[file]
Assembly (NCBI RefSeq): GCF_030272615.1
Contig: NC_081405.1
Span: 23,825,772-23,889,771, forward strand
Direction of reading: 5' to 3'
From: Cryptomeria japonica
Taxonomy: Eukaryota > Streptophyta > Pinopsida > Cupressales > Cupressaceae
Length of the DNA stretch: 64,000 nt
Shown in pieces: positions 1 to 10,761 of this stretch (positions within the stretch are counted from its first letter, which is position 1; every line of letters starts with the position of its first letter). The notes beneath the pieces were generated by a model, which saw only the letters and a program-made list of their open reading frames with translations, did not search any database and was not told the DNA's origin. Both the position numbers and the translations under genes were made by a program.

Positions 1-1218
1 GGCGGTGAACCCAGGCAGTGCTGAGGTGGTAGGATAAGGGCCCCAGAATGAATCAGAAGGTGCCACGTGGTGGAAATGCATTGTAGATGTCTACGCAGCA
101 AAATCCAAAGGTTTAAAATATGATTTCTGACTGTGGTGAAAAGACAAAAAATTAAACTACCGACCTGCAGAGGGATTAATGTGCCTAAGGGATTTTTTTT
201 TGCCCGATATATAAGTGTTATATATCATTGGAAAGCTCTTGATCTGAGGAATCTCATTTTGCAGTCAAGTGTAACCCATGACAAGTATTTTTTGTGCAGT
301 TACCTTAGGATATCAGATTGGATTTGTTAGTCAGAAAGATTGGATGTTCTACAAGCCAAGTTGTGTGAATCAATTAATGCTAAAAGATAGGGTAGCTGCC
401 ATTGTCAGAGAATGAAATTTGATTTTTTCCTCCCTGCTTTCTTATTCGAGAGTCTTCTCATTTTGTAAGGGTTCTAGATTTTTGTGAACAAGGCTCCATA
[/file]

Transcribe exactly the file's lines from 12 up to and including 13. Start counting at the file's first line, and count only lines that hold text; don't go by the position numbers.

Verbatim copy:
201 TGCCCGATATATAAGTGTTATATATCATTGGAAAGCTCTTGATCTGAGGAATCTCATTTTGCAGTCAAGTGTAACCCATGACAAGTATTTTTTGTGCAGT
301 TACCTTAGGATATCAGATTGGATTTGTTAGTCAGAAAGATTGGATGTTCTACAAGCCAAGTTGTGTGAATCAATTAATGCTAAAAGATAGGGTAGCTGCC